In an address to the National Press Club in Canberra today, Telstra's group managing director for public policy and communications, David Quilty, launched a sustained and stinging attack on the telecoms competition regime which sits under the Act.
Quilty outlined a laundry list of alleged deficiencies with the regime.
These include that "it is inefficient, doesn't produce timely outcomes, isn't grounded in clear economic principles, vests virtually unparalleled discretion to the regulator... [and] discourages major capital investment in network infrastructure".
He also directly blamed the regime for stifling Telstra's investment in fibre-to-the-node (FTTN) technology.
"For three-and-a-half years, Telstra has been unable to progress a multi-billion dollar upgrade of its fixed network to fibre-to-the-node because the regime prevents us from securing the regulatory certainty to make such a major investment," Quilty said.
He inferred that the regime encouraged Telstra's competitors not to invest in their own infrastructure.
"The regime incents Optus to purchase access to Telstra's network rather than to use its own cable network in Sydney, Melbourne and Brisbane," Quilty said.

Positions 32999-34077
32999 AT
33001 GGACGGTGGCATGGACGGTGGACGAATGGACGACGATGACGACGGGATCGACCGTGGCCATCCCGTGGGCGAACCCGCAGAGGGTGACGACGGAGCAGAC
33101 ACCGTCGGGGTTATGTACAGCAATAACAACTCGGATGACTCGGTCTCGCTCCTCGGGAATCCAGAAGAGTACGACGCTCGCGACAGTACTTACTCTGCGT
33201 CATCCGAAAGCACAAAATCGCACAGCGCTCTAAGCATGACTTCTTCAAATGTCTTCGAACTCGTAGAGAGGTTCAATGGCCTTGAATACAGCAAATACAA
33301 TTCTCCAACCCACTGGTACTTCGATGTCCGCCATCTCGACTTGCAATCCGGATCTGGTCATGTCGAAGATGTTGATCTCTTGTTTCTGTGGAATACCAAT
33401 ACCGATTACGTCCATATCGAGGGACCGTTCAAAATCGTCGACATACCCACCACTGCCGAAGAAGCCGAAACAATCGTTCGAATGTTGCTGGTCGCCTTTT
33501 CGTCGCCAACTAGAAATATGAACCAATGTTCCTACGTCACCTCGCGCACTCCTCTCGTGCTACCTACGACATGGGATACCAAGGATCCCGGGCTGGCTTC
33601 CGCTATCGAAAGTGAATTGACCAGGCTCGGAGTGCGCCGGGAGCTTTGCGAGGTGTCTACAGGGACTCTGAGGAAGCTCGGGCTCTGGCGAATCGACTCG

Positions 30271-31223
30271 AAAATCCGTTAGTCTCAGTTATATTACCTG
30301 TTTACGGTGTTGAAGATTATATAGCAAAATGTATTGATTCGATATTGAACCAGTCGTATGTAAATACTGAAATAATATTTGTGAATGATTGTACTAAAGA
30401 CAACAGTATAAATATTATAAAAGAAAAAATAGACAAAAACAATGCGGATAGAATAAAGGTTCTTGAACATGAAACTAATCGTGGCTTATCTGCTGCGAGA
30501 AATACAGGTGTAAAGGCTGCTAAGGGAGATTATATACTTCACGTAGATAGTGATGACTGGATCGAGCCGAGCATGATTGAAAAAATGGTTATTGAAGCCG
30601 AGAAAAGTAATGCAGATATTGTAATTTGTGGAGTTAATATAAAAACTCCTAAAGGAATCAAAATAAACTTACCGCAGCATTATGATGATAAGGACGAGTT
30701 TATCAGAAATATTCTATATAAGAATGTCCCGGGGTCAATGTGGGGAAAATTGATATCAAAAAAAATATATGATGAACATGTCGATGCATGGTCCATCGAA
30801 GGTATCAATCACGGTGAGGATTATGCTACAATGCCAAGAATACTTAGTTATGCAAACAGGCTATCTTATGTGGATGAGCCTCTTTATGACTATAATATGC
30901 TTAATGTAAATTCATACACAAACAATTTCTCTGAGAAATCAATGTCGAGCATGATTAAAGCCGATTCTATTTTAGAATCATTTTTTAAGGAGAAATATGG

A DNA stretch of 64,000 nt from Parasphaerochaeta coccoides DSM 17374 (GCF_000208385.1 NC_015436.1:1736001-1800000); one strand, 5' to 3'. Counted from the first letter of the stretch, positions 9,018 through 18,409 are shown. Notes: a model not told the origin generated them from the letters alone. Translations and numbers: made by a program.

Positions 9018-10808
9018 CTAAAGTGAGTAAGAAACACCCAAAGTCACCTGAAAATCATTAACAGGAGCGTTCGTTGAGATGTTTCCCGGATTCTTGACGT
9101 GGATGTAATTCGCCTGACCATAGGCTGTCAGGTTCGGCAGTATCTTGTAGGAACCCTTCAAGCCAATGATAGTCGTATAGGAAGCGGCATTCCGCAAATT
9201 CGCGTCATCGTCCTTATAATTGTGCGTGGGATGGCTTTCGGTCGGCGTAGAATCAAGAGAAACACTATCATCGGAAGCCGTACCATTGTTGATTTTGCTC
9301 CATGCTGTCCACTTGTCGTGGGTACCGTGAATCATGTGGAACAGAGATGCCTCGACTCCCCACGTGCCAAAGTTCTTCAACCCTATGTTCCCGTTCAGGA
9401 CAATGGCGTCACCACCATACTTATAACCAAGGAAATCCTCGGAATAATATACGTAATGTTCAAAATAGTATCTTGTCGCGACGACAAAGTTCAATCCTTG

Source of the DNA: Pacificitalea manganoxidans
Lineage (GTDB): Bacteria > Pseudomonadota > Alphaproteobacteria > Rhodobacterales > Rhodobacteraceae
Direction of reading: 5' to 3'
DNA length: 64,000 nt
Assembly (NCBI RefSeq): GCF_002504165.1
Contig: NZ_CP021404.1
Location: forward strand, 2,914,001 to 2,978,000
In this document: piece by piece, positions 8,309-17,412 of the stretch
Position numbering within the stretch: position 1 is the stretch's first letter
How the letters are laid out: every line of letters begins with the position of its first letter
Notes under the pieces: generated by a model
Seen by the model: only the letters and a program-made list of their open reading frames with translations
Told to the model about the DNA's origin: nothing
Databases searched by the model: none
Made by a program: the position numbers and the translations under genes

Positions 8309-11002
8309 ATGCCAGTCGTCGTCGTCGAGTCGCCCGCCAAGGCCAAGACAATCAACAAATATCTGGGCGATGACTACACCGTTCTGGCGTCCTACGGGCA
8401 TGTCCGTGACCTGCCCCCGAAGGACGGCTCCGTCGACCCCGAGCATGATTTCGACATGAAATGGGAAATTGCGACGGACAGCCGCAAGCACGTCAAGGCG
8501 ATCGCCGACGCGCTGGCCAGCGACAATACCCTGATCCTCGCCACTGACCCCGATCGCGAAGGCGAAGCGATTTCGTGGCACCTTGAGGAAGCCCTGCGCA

"Why? Because it's easier, cheaper and less risky to purchase from Telstra than to invest in competing infrastructure.
"The build versus buy balance is seriously out of kilter at a time when Australia desperately needs this infrastructure," he said.
Quilty said that Telstra would this week lodge a submission to the Productivity Commission's annual review of regulatory burdens on business.
The submission "will detail Telstra's proposals for overhauling the telecoms regime, including the design principles for establishing a more pro-investment system of third-party access", he said.
Quilty also indicated that talks with the Australian Competition and Consumer Commission (ACCC) over how access prices to Telstra's network are set had recently broken down.
He said both Telstra and the ACCC had created models to calculate the costs.
"Telstra has spent nearly $3 million on what we believe is a world-leading model, but the ACCC is clearly indicating it will reject Telstra's model and, instead, rely on its own," Quilty said.
"Telstra has proposed that both models be independently scrutinised by the world's leading network modelling experts.
"Our requests have fallen on deaf ears and we now have little choice but to organise scrutiny ourselves.
"In coming weeks, we will pursue a range of avenues of accountability to facilitate a credible outcome on this crucial issue."